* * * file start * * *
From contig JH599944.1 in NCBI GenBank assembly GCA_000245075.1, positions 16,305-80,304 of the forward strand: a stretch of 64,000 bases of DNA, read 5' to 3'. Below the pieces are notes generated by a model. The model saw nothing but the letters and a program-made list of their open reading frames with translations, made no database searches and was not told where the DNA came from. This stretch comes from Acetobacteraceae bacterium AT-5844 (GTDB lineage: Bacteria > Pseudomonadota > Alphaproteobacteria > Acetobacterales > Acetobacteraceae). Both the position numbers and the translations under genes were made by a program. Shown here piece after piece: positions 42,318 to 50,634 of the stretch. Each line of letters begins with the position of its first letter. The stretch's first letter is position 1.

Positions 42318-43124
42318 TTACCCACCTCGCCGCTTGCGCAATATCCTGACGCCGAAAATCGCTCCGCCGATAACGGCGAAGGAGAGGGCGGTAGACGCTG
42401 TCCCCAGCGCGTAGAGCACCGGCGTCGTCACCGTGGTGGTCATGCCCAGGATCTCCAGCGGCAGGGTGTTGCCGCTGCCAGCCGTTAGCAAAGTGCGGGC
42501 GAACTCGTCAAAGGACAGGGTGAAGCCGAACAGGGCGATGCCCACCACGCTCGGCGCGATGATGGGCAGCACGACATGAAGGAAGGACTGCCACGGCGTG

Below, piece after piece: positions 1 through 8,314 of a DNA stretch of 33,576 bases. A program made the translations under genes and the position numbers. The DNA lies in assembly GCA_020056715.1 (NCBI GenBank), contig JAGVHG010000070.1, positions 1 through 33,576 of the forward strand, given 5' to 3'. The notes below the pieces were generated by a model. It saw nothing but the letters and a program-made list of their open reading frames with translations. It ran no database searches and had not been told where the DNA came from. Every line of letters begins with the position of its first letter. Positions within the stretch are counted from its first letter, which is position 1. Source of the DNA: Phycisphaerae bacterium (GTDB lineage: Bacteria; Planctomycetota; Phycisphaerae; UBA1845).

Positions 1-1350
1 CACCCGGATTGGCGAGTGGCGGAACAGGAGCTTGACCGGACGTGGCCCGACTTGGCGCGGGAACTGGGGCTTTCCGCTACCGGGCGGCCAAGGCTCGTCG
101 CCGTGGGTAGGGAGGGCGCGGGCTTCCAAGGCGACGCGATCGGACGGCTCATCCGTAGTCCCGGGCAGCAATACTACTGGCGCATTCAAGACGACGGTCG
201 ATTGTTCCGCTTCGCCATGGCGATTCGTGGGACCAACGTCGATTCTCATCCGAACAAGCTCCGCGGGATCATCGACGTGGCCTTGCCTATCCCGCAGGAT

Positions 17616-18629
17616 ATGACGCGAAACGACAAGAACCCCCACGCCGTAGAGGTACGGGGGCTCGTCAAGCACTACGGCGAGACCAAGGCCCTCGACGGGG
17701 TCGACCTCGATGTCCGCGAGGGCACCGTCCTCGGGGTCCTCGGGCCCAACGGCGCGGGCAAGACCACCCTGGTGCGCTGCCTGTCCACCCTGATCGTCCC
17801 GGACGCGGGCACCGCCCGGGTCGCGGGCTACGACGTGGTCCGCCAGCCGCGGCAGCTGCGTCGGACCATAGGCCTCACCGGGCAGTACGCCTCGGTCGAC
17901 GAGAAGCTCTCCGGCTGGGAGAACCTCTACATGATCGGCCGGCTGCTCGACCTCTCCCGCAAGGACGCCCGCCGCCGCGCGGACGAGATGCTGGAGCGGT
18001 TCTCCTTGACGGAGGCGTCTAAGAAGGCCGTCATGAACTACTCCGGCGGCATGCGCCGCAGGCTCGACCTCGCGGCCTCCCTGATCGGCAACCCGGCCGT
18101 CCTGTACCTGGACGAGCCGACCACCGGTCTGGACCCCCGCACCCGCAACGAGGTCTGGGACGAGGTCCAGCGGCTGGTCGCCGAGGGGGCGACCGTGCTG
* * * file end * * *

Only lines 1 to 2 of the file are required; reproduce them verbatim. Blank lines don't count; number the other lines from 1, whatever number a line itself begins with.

From contig JH599944.1 in NCBI GenBank assembly GCA_000245075.1, positions 16,305-80,304 of the forward strand: a stretch of 64,000 bases of DNA, read 5' to 3'. Below the pieces are notes generated by a model. The model saw nothing but the letters and a program-made list of their open reading frames with translations, made no database searches and was not told where the DNA came from. This stretch comes from Acetobacteraceae bacterium AT-5844 (GTDB lineage: Bacteria > Pseudomonadota > Alphaproteobacteria > Acetobacterales > Acetobacteraceae). Both the position numbers and the translations under genes were made by a program. Shown here piece after piece: positions 42,318 to 50,634 of the stretch. Each line of letters begins with the position of its first letter. The stretch's first letter is position 1.

Positions 42318-43124